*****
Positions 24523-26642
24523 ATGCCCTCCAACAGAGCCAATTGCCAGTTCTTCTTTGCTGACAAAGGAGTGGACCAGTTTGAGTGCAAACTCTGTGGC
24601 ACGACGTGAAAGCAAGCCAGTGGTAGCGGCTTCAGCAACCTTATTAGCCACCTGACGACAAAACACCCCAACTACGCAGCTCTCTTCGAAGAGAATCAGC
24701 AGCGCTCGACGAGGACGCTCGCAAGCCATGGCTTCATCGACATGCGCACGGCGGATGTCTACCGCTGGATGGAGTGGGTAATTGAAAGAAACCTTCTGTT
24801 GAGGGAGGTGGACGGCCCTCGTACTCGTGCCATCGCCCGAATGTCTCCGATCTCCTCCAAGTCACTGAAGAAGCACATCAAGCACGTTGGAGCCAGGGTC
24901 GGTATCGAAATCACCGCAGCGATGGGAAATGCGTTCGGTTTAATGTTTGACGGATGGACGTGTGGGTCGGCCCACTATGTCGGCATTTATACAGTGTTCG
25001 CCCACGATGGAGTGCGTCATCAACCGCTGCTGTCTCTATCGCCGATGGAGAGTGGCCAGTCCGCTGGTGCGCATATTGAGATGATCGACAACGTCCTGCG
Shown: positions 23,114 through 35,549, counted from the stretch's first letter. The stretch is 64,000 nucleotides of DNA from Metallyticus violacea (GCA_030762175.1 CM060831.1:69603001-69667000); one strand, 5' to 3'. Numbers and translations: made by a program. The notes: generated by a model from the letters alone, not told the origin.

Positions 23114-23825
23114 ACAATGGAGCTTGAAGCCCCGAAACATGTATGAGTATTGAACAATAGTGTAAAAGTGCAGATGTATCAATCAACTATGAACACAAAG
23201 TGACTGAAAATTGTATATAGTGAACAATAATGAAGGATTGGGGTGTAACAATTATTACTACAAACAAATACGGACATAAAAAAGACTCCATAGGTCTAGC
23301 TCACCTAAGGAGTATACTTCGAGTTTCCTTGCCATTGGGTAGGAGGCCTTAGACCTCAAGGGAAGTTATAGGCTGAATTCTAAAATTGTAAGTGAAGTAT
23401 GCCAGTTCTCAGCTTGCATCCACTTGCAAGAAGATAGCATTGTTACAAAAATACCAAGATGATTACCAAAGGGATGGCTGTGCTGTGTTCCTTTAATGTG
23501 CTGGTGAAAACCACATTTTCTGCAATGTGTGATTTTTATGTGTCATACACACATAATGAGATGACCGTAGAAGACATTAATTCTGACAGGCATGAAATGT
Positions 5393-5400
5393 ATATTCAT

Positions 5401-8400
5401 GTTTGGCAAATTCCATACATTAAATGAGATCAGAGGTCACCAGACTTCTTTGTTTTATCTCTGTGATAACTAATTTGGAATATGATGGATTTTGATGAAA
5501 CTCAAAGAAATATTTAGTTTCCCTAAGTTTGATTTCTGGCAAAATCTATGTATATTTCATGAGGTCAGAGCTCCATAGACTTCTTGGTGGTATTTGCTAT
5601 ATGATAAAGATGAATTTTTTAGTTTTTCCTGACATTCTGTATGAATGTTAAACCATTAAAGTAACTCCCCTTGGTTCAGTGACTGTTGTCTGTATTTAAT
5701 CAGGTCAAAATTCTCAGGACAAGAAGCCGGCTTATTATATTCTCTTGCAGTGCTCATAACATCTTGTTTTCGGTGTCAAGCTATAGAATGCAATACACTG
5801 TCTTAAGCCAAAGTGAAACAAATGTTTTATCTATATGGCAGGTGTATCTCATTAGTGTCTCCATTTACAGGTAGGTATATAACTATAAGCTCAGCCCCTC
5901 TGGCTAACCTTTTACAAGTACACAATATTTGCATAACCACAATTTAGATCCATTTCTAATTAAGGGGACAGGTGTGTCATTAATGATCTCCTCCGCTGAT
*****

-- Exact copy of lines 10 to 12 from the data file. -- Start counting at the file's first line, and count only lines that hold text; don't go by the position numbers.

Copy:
23114 ACAATGGAGCTTGAAGCCCCGAAACATGTATGAGTATTGAACAATAGTGTAAAAGTGCAGATGTATCAATCAACTATGAACACAAAG
23201 TGACTGAAAATTGTATATAGTGAACAATAATGAAGGATTGGGGTGTAACAATTATTACTACAAACAAATACGGACATAAAAAAGACTCCATAGGTCTAGC
23301 TCACCTAAGGAGTATACTTCGAGTTTCCTTGCCATTGGGTAGGAGGCCTTAGACCTCAAGGGAAGTTATAGGCTGAATTCTAAAATTGTAAGTGAAGTAT